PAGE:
GERALD FORD WAS an underappreciated president. His greatest feat, leading America out of the traumas of Watergate and Vietnam, has routinely been viewed as an important but hardly towering achievement. But it was no small accomplishment. It was not something that any politician who stepped into the presidency, unelected, in August 1974 could have pulled off. It took a strong personality and guts.
Ford was a genial, likeable man, not entirely guileless but still an antidote to Richard Nixon, whom he replaced as president. Ford saw the best in people and assumed that even his political adversaries--he insisted he had no enemies--usually had good intentions. Nixon saw his opponents as sinister. Nixon was paranoid. Ford wasn't.
His appealing personality--his openness, his unperturbed reaction to critics, his cheerfulness and warmth--was a necessary factor in suturing the wounds left by the bitter political battles over Watergate and Vietnam. But imposing his personality on the nation wasn't sufficient for the task. That's where Ford's guts came in.
The fallout from the pardon, which Ford issued a month into his presidency, was predictable. His approval rating was instantly cut in half--from the 70s to the 30s. His election to a full term in 1976 became problematic at best, impossible at worst. And, as expected, he lost to Jimmy Carter narrowly in the 1976 race.
Ford knew the political downside of the pardon. But he went ahead anyway, and it had an extraordinarily benign effect in two ways. The pardon spared the nation the trauma of bringing a former president to trial, a polarizing drama that would have lasted for years. And it allowed Ford to govern without the distraction of a Nixon prosecution. Absent the pardon, Ford would have been a crippled caretaker in the White House.
By the time he became president, Ford was fast becoming a politician of the past. He was representative of an earlier era--the post-World War II years--and a fading brand of non-ideological Republicanism. He was a moderate who got along famously with Democrats, especially the crusty conservatives from the South and West. He felt strongly, as others did in that era, that politics should stop at the water's edge. In other words, he believed the foreign policy pursued by presidents, whether Republican or Democrat, should have bipartisan support.
But bipartisanship in foreign affairs had died in Vietnam. And Ford had to preside in 1975 over the fall of South Vietnam to the army of communist North Vietnam. This occurred after Congress, with its lopsided Democratic majorities, cut off funds to the South Vietnamese over Ford's fervent objections. As best he could, he sought to put the defeat in Vietnam behind him and prevent it from being a national obsession.
Ford was more or less a small government conservative. His favorite saying in speeches was: "A government big enough to give you everything you want is a government big enough to take from you everything you have." In his 29 months as president, Ford vetoed 66 bills, mostly on the grounds they cost too much.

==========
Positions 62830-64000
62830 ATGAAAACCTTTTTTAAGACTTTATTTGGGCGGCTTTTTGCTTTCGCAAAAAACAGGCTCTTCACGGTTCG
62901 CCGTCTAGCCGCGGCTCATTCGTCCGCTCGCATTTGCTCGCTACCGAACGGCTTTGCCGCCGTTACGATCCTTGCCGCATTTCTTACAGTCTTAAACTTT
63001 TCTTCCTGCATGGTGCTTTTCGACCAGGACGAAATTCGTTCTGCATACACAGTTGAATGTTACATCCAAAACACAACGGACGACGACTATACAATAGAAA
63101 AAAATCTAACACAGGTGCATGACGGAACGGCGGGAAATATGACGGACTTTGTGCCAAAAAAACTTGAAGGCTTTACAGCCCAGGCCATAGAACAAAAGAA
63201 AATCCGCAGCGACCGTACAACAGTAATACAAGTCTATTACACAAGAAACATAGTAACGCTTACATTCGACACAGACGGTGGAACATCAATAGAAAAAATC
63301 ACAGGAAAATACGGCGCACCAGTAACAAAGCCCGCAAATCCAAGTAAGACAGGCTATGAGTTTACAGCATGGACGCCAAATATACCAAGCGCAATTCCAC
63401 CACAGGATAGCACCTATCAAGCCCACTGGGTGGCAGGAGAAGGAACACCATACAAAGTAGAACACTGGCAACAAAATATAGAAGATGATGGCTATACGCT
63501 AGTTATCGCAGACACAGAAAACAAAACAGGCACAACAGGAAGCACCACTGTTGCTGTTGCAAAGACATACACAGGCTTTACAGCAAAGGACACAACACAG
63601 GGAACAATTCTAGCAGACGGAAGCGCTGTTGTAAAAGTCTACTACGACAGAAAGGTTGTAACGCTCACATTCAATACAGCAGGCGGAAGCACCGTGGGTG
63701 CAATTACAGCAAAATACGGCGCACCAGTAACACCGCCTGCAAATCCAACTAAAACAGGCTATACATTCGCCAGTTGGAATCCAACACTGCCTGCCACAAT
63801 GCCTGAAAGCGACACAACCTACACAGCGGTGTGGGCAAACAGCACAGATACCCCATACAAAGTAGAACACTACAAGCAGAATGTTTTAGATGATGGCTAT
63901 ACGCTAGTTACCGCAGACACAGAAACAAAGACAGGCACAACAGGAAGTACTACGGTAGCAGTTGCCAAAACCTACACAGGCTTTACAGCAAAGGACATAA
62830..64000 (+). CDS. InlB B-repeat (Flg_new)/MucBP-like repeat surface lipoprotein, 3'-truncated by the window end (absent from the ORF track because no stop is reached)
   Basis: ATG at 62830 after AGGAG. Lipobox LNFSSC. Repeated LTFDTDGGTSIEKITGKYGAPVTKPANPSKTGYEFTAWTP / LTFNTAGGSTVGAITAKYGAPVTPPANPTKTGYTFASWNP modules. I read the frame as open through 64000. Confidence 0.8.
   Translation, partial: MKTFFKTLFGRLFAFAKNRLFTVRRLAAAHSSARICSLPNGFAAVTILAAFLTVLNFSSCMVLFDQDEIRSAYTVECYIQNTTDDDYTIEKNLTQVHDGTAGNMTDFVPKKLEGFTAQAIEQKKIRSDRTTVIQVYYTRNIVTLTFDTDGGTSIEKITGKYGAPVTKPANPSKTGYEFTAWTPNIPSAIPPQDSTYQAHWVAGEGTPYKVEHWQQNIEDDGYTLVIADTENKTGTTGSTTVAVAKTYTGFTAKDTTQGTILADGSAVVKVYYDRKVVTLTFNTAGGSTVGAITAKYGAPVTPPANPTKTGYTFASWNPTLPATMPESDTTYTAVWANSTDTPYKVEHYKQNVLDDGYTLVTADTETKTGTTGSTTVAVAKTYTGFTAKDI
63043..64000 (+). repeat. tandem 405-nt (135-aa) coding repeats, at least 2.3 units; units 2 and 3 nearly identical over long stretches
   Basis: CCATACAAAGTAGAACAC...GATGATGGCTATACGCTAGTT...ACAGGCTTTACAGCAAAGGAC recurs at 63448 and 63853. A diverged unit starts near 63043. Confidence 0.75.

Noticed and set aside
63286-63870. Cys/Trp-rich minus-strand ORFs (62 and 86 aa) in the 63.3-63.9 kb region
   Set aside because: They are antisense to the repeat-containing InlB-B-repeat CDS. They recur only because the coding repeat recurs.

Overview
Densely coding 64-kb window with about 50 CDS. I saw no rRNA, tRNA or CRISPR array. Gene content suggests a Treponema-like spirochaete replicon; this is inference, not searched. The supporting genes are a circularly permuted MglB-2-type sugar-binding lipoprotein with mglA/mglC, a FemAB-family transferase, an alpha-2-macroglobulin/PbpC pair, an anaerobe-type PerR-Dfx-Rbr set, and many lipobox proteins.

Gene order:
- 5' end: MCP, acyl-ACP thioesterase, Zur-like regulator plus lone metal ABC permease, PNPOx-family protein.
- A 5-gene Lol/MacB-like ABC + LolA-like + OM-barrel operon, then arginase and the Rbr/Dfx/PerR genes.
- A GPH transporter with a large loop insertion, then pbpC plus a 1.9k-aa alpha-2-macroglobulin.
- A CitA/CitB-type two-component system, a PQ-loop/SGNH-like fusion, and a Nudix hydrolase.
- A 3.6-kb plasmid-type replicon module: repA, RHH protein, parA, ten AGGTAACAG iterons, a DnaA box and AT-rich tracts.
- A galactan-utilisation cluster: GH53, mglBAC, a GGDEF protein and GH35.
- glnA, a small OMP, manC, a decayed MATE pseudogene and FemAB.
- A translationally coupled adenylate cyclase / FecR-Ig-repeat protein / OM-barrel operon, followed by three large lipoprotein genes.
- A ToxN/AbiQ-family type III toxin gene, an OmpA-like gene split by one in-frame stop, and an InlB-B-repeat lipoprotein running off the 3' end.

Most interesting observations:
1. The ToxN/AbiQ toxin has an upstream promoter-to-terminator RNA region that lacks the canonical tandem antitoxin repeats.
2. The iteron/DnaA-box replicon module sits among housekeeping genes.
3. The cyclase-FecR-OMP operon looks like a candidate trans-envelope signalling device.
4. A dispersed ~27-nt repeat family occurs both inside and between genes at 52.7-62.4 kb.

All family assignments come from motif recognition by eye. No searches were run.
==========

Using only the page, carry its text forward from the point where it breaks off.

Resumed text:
Though he defeated Ronald Reagan for the 1976 Republican presidential nomination, Ford did not embody the party's future. Reagan did. Ford, with Henry Kissinger as his Secretary of State, championed détente with the Soviet Union and its bulging empire. Reagan rejected co-existence and pursued victory in the Cold War as his goal, and he achieved it.
It was two decades before Ford's success as president began to be appreciated. When presidential scholar Fred Greenstein of Princeton developed a half-dozen non-partisan, non-ideological measures for judging modern presidents, he found that Ford scored surprisingly well. Greenstein labeled Ford "underappreciated."
Ford's greatest strength, Greenstein wrote in his book The Presidential Difference, was his "emotional intelligence." This is the quality of emotional soundness that allows a president to avoid distractions, not be intimidated by his high office and its obligations, and to take criticism and even policy defeats with equanimity.
Greenstein wrote: "Ford's own remark about himself upon assuming the vice presidency in December 1973 was that he was 'a Ford, not a Lincoln.' In the second half of the 1970s, it was more to the point for the nation that he was not an emotionally roiled Lyndon Johnson or Richard Nixon."
As a young reporter, I covered Ford as vice president and then as president. And, like a handful of other reporters, I got to know him quite well. Ford was the last president who actually liked reporters. His fondness grew out of his experience with the press in the friendly atmosphere of Capitol Hill, and he refused to let the harsher media environment at the White House alter his dealings with the press. Best of all, he didn't let what reporters wrote or broadcast faze him in the least.
Every year since he left the White House in 1977, Ford held a dinner in Washington in which he gathered with officials from his administration. Not only were reporters who covered him invited, they showed up as well. My wife and I always did.
The last time I talked to Ford was several years ago. He called me after reading a piece I'd written for the Wall Street Journal, a piece that mentioned Hillary Clinton. Into his 90s, Ford kept up with politics and he had an insight about her that he wanted to pass on. I was flattered he called.
Ford had spent time with Hillary Clinton in the mid-1990s when she and President Clinton visited him at his vacation home in Vail, Colorado. He found her a bit scary but also very formidable. He was more impressed with her than with her husband, or at least I got that impression. She was someone to watch, he said, a woman with a political future. And of course he was quite right.
Fred Barnes is executive editor of THE WEEKLY STANDARD.